1. Vision Transformers (ViTs) are built on the assumption of treating image patches as “visual tokens” and learn patch-to-patch attention. The patch embedding based tokenizer has a semantic gap with respect to its counterpart, the textual tokenizer. The patch-to-patch attention suffers from the quadratic complexity issue, and also makes it non-trivial to explain learned ViTs. To address these issues in ViT, this paper proposes to learn Patch-to-Cluster attention (PaCa) in ViT. Queries in our PaCa-ViT starts with patches, while keys and values are directly based on clustering (with a predefined small number of clusters). The clusters are learned end-to-end, leading to better tokenizers and inducing joint clustering-for-attention and attention-for-clustering for better and interpretable models. The quadratic complexity is relaxed to linear complexity. The proposed PaCa module is used in designing efficient and interpretable ViT backbones and semantic segmentation head networks. In experiments, the proposed methods are tested on ImageNet-1k image classification, MS-COCO object detection and instance segmentation and MIT-ADE20k semantic segmentation. Compared with the prior art, it obtains better performance in all the three benchmarks than the SWin [32] and the PVTs [47], [48] by significant margins in ImageNet-1k and MIT-ADE20k. It is also significantly more efficient than PVT models in MS-COCO and MIT-ADE20k due to the linear complexity. The learned clusters are semantically meaningful. Code and model checkpoints are available at https:/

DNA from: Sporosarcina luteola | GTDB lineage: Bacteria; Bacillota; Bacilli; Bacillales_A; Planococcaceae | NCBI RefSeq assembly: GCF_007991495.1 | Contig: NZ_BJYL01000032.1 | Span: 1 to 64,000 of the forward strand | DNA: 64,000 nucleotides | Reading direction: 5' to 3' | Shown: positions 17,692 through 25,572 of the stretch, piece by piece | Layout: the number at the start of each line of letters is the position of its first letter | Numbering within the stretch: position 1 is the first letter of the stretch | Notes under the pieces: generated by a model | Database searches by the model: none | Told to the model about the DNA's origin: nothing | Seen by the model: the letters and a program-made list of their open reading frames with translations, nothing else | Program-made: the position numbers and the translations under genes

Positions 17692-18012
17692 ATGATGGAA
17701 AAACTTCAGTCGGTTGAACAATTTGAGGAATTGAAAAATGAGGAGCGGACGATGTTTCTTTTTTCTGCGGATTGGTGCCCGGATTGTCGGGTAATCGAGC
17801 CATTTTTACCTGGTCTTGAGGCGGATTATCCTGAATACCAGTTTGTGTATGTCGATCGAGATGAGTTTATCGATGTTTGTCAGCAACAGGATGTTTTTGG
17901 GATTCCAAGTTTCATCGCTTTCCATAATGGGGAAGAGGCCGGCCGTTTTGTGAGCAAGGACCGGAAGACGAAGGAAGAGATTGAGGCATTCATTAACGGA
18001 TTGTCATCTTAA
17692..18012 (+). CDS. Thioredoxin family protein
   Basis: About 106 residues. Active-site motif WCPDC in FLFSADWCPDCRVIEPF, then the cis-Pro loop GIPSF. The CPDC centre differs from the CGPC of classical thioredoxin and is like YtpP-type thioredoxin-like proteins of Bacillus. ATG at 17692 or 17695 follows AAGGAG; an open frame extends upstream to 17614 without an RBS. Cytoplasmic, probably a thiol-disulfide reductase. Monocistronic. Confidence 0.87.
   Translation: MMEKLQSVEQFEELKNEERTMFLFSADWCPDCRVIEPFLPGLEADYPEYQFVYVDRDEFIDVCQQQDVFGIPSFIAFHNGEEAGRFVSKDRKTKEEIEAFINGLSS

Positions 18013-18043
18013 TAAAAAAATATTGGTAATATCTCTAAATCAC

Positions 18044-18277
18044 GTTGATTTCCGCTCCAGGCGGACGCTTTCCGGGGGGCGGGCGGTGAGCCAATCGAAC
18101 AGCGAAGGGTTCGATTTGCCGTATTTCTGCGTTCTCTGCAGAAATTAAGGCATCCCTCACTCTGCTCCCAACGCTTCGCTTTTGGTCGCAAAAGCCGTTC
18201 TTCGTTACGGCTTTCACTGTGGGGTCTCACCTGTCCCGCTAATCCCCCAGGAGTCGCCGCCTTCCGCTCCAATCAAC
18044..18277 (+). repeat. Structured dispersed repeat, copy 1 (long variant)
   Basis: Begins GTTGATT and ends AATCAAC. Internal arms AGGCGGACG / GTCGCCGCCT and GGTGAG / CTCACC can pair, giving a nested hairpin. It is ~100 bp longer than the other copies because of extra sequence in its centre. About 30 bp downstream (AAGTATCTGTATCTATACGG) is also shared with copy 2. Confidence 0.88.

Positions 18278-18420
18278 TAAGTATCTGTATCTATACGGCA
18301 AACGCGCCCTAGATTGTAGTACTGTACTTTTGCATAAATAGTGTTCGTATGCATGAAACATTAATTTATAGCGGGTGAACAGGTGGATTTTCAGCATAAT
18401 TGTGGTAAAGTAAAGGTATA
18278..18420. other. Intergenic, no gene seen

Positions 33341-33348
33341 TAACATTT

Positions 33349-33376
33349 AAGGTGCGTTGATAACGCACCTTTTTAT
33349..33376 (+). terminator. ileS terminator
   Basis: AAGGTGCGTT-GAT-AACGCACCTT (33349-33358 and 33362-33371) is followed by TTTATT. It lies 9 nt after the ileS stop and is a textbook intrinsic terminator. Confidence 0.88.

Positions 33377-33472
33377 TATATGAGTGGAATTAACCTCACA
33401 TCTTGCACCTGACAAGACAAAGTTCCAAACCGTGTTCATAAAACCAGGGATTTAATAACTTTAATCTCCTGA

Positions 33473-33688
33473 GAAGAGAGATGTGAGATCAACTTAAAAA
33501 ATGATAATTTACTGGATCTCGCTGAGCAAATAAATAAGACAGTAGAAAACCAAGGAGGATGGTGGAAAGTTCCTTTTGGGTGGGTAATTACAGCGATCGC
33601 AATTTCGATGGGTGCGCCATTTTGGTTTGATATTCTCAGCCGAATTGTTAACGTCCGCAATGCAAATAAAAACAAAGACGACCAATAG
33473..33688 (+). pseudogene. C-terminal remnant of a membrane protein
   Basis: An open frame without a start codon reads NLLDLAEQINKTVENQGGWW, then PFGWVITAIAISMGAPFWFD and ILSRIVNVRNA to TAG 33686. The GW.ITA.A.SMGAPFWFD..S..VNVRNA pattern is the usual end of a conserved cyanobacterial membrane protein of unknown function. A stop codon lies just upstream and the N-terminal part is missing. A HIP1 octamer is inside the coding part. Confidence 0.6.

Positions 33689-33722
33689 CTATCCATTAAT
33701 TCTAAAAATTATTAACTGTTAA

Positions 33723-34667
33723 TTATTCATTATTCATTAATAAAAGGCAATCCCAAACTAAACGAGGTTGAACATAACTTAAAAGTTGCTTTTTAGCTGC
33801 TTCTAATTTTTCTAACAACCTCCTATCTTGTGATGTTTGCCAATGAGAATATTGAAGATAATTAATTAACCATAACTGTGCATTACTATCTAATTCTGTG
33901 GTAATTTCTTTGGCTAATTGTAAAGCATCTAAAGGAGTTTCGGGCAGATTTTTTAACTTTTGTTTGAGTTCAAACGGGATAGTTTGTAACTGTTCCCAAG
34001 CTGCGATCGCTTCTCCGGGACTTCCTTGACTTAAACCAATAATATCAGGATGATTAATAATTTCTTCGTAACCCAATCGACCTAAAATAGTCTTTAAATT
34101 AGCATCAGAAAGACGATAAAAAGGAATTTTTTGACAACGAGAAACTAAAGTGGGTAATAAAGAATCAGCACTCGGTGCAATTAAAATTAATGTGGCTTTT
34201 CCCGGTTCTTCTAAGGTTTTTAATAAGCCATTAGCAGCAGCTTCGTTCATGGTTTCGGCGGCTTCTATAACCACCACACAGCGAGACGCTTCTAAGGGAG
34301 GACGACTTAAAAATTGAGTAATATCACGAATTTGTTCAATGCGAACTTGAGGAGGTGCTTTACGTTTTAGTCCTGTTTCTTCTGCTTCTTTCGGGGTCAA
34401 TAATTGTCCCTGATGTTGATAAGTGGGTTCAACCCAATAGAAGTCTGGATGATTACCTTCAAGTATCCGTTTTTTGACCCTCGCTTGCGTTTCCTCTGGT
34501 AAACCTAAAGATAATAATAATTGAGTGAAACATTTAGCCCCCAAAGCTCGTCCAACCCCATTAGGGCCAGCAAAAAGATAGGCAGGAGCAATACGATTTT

more » « less
  2. null (Ed.)